But they're not the only ones who benefit from the study abroad program. Nakas's managing director Leonidas Arniakos says his own students also benefit from the exchange.

"I think it's a very good experience for our students to be able to work together and study under the same roof with students from Berklee," he says. "Berklee is considered the most important school in contemporary music and the students are bringing their educational knowledge and background, even their spirits and ambitions."

Berklee students' Greek counterparts are exposed to their drive and ingenuity. Meanwhile, Athens provides a different kind of atmosphere allowing extra space for the creative process. 

"Studying music, or any creative art, at a location in Europe allows the student a dramatically different perspective," says Camelio. "In the U.S., we tend to be consumer- and results-driven. In Athens, there is a serious appreciation for the process . . . savoring time spent studying, practicing, writing, and producing."

Da'Rayia Wilson, a vocalist from Claymont, Delaware on board for the spring 2009 trip, saw this firsthand. "I've learned to just chill and surrender myself to the art."

The relaxed atmosphere has been a boon for creativity. Ricky Reilly and Josh Watkinson got their singer/songwriter juices flowing and found a great pocket for inspiration among all the new sights, smells, and of course, sounds.

"I needed to switch up the routine of Berklee," says Watkinson. "This is a great place to do that."

The cultural immersion that takes place as a result of studying in Athens is invaluable. It's up to the individual how deep one goes, whether it's merely getting by with hello and goodbye or making a concerted effort to learn the language, train system, customs, and even ancient Greek instruments. This serves to enhance the international experience Berklee students enjoy in Boston.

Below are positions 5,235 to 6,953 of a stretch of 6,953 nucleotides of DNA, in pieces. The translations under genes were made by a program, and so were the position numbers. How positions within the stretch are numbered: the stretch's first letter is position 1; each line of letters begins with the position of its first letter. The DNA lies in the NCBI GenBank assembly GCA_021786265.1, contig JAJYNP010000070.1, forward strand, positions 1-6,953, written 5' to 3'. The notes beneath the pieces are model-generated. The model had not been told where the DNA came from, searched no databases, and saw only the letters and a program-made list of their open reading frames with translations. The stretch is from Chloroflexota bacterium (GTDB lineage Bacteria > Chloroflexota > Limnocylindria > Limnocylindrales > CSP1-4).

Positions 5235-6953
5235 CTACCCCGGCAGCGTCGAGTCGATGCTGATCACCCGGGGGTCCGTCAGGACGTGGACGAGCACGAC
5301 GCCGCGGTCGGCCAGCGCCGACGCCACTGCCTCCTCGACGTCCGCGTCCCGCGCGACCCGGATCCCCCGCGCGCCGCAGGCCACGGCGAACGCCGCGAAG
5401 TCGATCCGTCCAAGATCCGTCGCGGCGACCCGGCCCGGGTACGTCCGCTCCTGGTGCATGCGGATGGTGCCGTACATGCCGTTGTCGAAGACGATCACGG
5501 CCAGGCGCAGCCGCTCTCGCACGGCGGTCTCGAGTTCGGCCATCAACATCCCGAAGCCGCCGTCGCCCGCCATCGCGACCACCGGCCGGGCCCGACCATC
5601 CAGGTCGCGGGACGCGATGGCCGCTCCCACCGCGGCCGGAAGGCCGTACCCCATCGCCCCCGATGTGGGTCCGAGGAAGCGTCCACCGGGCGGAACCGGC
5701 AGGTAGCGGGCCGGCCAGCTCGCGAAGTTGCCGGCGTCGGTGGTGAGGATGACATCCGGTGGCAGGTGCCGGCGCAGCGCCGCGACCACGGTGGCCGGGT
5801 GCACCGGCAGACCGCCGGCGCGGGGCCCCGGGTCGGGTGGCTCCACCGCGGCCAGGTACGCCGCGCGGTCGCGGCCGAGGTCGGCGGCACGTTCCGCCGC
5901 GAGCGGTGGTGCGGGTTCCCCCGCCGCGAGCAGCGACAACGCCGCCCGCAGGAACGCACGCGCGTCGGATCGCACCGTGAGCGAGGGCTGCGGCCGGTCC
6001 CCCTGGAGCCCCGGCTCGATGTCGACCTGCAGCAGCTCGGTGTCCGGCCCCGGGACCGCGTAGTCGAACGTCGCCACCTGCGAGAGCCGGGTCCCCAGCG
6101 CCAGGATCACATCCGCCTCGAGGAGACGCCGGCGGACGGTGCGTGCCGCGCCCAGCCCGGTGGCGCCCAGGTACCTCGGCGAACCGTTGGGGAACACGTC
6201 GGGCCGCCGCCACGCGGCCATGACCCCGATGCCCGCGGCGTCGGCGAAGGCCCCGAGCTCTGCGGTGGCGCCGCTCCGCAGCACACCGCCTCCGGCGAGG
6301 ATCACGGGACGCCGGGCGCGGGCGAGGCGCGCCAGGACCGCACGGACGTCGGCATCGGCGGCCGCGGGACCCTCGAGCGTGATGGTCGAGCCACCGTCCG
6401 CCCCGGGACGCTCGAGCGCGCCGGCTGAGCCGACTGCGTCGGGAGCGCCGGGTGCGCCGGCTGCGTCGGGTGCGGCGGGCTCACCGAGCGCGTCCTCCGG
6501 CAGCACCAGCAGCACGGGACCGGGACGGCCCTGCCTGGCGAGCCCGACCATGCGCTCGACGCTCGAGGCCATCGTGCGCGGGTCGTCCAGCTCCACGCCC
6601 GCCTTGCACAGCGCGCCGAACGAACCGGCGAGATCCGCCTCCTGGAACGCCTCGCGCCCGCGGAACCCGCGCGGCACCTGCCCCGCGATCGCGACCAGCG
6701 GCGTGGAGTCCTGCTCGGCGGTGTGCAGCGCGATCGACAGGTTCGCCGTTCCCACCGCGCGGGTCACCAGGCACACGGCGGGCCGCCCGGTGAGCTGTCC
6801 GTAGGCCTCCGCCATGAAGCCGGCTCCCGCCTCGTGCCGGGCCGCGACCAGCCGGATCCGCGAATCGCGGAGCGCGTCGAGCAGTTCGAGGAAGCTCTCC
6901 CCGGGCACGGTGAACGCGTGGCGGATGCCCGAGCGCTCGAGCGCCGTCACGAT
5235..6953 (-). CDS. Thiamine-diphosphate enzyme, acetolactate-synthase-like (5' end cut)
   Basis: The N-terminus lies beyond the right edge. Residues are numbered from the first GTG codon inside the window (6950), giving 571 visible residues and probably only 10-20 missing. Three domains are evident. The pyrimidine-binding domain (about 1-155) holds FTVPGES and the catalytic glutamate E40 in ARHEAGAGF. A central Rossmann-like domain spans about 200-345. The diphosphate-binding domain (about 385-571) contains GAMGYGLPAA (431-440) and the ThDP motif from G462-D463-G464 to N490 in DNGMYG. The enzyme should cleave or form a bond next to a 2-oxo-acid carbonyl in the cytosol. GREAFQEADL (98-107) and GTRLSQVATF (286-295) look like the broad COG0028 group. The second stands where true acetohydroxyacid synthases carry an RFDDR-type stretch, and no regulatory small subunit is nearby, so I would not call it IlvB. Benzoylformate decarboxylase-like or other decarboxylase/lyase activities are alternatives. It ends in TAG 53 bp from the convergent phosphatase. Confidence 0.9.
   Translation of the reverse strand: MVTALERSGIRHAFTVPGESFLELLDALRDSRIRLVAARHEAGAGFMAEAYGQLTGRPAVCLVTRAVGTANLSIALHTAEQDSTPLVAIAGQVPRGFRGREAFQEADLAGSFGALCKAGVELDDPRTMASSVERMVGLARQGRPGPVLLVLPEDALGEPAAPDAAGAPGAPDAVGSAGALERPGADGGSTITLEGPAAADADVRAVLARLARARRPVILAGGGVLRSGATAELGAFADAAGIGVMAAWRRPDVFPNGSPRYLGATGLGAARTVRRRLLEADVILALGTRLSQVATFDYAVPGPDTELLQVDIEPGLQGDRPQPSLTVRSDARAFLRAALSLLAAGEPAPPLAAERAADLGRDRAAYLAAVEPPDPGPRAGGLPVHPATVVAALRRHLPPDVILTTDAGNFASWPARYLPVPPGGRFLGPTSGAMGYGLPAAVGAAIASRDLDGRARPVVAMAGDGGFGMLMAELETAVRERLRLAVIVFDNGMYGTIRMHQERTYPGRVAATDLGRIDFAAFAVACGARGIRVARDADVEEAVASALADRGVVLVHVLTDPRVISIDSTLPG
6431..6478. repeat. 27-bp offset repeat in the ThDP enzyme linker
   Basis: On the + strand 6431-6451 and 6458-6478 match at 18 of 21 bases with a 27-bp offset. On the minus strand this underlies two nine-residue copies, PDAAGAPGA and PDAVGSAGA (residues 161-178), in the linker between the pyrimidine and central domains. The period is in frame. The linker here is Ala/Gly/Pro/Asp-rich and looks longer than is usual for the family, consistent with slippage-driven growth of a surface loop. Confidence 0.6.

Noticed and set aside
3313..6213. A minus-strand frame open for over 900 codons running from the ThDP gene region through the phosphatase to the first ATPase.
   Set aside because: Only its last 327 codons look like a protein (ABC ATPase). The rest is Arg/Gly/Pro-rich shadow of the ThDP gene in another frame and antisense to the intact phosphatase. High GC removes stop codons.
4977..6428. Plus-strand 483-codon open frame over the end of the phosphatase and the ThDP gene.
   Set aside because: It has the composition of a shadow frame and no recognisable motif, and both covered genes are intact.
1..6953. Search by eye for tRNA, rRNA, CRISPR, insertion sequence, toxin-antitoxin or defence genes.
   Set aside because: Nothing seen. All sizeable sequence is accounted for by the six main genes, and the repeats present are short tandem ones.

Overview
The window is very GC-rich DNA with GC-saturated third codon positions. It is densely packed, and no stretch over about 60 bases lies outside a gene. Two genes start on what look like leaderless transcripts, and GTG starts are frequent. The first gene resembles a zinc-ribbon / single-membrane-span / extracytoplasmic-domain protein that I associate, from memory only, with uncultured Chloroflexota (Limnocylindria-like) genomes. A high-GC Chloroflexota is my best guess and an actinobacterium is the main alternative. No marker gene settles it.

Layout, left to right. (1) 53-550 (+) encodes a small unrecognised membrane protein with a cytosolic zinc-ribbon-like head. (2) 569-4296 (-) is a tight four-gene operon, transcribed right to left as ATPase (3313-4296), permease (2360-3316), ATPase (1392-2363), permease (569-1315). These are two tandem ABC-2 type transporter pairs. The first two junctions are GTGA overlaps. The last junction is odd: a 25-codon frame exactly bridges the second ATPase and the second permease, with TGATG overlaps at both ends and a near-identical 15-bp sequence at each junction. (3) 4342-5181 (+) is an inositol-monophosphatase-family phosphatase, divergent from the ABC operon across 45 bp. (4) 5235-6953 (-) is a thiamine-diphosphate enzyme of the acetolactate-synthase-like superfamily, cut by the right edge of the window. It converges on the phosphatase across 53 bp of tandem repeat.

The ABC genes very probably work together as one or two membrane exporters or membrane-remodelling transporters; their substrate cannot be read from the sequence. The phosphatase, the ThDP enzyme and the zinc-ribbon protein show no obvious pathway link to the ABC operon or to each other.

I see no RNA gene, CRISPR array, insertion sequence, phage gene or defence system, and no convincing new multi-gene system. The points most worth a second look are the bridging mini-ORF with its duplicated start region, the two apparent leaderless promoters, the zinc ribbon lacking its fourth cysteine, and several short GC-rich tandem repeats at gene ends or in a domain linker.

"The exchange of culture, ideas, music, food all happens within the context of the college life experience in Boston. In many ways this helps to prepare our students for some of the professional music experiences they will have in their careers," says Camelio. "The major benefit of the semester in Athens program (and other study abroad programs) is that we get to flip the equation. Students from the United States as well as other international locales engage the educational, musical, and life experiences in Athens, Greece. It is an important test for this generation of music that is seeking to succeed in the global music marketplace, and a world that is more connected that ever before."

The Athens experience stays with the students long after they head back to Boston. Rich Appleman, chair of Berklee's Bass Department, who with his wife Jane stayed in Athens for the first semester of the program to help guide the students in this new territory, can attest to this. "Jane and I have seen so much growth in these students since they have returned and graduated. Whenever we have seen them over the years, they always talk about their Greekexperience."

International Influence

The experience informs the students' music, says Arniakos. "Naturally, Greece is a crossroads between East and West as a geographical position. In this sense, the influences we have regarding music are coming from East and West." While the odd meters and rhythmically complex arrangements can be intimidating, the Berklee musicians invariably find connections. "It's offering them a more inclusive perspective for music."

Living in a foreign country can be intimidating, but the Nakas staff goes above and beyond to make Berklee students feel at home. "It's a big step they are taking," Arniakos acknowledges. "They are going to live for a semester in a strange, small country. They are having to face difficulties with language and customs. To this end, we try to make it as easy as possible for them. But by being exposed to all of this, they are acquiring a big piece of social knowledge, which in the long term is very practical and good for them."

From Strother's perspective, it only behooves you to take advantage of the cultural differences. In doing so, the similarities will become more apparent. "Your Greek counterparts—they are you, from a different part of the world."